Essay on life in a Village in India for kids

An essay on life in a Village in Indian for kids.

Village, said Gandhi, are the soul of India. It is where the real India resides. About 75% of the India resides in villages. As I was born and brought up in a city, I had never seen what a real village is like. All had known about villages were from books and newspapers. So many times reading wonderful descriptions made me curious about villages. I always wanted to visit a village but never had an opportunity to see and experience it firsthand.

Last month my friend asked me to visit his ancestral house in a village. I pounced at the idea like a cat pounces on a mouse. I happily agreed to go with him on the ensuing Sunday. The village was at half an hour journey from the city. So we decided to leave early morning on Sunday and return by the last bus on the same day. I could hardly wait for Sunday now.

We left early on Sunday as pre-decided. The bus was jam-packed, mostly with village people. All were colorfully dressed and full of energy. There was loud talking all over. I was excited for the day’s adventure. All the people were talking in the native language which I could hardly understand at their pace of talking. I kept on asking my friend what they all were talking about.

life in a Village in Indian for kids

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After leaving the city, the bus turned to a bricked-road on the left side of the highway. The road was extremely narrow and rough. But I did not mind it at all. I saw a few villagers on their cycle, bikes and carts. The village was not so far but it was the ride on the road that actually took half an hour. After some times the bus came to a screeching halt at a crude bus station. It was a few metres outside the village. In fact, it was a make shift stop on the road side where the bus halted for few minutes for the passengers to get down and it moved ahead to the next village.

My friend and I had left our seats a few minutes before in order to stand at the gate. As soon as the bus stooped we got down and waited for the bus to roll ahead. We were left in a smoke of dust for a moment, and then we dusted ourselves off and crossed the road. I could see the village houses and huts a few yards away.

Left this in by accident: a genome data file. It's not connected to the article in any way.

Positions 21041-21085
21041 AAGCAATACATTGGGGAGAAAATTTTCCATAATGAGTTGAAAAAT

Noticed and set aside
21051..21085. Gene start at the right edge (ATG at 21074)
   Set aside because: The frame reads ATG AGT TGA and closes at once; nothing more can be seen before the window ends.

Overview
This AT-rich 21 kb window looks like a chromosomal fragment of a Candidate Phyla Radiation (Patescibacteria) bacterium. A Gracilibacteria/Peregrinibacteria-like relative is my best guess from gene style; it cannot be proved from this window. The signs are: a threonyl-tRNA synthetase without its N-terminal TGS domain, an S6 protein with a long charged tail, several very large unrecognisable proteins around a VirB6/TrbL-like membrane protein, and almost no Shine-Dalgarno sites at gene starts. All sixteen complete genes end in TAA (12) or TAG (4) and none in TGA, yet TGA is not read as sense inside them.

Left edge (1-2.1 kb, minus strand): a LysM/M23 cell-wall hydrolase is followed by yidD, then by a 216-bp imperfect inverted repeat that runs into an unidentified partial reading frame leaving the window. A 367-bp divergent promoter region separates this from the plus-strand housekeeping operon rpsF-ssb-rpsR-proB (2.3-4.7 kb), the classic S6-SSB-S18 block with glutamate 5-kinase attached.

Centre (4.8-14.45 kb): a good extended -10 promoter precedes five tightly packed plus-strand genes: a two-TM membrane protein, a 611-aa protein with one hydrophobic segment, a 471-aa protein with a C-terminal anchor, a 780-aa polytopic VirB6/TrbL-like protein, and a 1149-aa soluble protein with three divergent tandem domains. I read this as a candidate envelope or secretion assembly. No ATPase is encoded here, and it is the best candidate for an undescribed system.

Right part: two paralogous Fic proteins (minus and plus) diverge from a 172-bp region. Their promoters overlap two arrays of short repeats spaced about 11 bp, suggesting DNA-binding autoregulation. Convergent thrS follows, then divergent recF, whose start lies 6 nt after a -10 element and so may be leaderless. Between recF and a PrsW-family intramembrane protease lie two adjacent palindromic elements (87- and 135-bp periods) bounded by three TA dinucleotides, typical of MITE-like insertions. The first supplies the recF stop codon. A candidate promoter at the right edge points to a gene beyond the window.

A sense of thrill passed through my spine. At least I was here seeing and visiting a village for the first time. The way to the village was dusty. We hurried in excitement towards the village. A five minutes’ walk took us there. It was very quite at this hour but no one was sleeping, it seemed. All the days are same here. No difference between a Sunday and a Monday. Work is important. People were working in the fields. A few women were at the village well drawing water out of it. Children were playing and a few elderly men were sitting on their Khats outside talking or just staring. Cattle were grazing too.


Everybody turned round to see a stranger with Ravi. He went to and greeted a few people. The people were very friendly and simple.

The village was a mixture of pucca houses, mud houses and even a few straw hurts. There were a few shops here and there. As we passed the sweet shop, I suddenly felt hungry.

After passing a few more houses and huts, we reached to a very big house. I was thinking that the person should be of a real importance and it turned out to be my friend’s ancestral house. We went inside. The house was simple and very clean. It was the largest in the village. We washed ourselves off firstly and then were served with hot milk and jalebis. I relished the pure fresh milk of the village.

I met the grandparents of my friend. They were very cordial and warm. I spent a whole day with them. We had fresh vegetables and hot chapattis for lunch. Then my friend’s grandfather took us for a walk around the village.


After the walk we returned home by the evening bus. I was glad I accepted the invitation. I was struck by the loving simplicity of the people and the simplicity of life in the village. It was so calm and quiet- unknown to the hustle and bustle of the city life, in which lay its true charm.